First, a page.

Two Arab Films Just Won At Toronto International Film Festival
The Arab film world goes from strength to strength and the quality of its output has been highlighted recently at the Toronto International Film Festival, where two Arab films have won top prizes.
Oualid Mouaness’ 1982 and Feras Fayyad’s The Cave were both honoured at the prestigious film festival, currently being held in Canada’s largest city.
Picking up the Netpac and Grolsch People’s Choice Documentary awards respectively, 1982 and The Cave show the breadth and depth of film making in the region.
1982, which premiered at the festival, tells the story of a boy attempting to impress the girl he has a crush on and takes place over the course of one day in the titular year. Set in Lebanon, the film is based on director Mouaness’ experience growing up there.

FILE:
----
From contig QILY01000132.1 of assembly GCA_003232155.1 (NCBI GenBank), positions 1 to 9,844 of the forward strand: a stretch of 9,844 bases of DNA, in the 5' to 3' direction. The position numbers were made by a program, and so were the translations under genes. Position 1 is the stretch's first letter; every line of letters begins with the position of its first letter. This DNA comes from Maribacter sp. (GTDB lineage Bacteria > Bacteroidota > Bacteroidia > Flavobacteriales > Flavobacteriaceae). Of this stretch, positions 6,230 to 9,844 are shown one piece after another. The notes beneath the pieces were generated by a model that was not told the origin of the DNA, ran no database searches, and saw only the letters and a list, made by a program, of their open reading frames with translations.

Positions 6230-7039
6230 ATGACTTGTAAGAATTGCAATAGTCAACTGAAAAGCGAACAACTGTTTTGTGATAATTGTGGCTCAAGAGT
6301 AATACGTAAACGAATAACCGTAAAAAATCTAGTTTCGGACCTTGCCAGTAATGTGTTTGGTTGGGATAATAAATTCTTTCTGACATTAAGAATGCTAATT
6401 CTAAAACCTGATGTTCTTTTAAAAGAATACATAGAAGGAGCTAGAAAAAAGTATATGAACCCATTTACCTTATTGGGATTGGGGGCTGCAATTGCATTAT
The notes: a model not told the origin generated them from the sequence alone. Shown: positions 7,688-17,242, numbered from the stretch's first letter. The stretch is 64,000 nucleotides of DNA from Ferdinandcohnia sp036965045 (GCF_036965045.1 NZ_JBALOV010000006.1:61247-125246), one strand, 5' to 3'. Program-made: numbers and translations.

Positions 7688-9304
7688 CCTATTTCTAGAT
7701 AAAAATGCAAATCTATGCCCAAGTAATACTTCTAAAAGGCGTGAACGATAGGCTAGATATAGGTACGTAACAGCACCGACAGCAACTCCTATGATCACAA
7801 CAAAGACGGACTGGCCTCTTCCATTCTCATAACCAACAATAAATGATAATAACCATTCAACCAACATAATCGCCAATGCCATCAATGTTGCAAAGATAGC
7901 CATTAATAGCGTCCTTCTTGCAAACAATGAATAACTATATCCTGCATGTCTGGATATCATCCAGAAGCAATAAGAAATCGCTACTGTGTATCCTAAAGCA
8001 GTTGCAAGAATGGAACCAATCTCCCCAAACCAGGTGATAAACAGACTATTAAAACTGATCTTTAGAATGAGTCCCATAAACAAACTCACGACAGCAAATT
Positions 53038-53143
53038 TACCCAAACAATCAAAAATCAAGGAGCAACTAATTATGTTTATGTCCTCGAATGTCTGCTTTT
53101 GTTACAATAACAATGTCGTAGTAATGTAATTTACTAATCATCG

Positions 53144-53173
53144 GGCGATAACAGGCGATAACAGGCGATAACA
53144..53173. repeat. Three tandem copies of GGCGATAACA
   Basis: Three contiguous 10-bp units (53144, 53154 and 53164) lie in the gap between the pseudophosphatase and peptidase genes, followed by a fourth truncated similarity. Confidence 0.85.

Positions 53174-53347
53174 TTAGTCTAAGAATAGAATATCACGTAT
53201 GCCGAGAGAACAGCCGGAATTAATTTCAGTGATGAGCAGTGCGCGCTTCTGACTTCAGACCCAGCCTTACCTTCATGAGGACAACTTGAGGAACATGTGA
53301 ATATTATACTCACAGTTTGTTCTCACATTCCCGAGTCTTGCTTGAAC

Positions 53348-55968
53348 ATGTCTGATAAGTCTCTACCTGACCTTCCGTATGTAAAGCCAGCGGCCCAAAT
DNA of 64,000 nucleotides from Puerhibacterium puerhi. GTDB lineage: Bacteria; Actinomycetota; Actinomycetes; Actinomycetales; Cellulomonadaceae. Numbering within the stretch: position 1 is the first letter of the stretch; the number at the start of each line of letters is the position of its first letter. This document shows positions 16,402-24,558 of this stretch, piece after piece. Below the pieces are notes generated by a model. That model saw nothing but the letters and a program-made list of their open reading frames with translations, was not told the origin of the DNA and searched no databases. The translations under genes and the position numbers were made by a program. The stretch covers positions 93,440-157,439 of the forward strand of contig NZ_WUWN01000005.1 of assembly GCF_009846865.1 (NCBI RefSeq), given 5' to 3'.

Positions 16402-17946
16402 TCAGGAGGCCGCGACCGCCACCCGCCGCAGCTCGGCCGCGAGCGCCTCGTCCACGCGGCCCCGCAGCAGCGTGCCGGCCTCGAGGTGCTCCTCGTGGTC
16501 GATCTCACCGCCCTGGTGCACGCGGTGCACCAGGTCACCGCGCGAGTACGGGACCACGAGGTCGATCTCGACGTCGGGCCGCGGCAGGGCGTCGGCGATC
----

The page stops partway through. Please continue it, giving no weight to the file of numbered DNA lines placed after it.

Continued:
The judging panel praised the film for its “adventurous, imaginative style and subtle, confident filmmaking.”
At the other end of the spectrum, Feras Fayyad’s documentary The Cave follows a group of female doctors who treat casualties in an underground Syrian hospital while also having to deal with discrimination.
Fayyad’s previous documentary, Last Men In Aleppo won him an Oscar nomination for Best Documentary feature in 2018. His latest appears to be heading the same way. Having won this prize at TIFF it’s also been picked up by National Geographic in America and is tipped for an Oscar nomination of its own.
Thom Powers of TIFF says that The Cave “belongs to the top rank of war films.”
The great news for film in the region comes just days ahead of Egypt’s El Gouna Film Festival which begins later this month and runs from 19 to 21 September.
Sitting alongside blockbuster Hollywood productions like Brad Pitt’s Ad Astra, as well as productions from France, Brazil, Finland, Japan and Sweden, 1982 will be shown in the Feature Narrative Competition.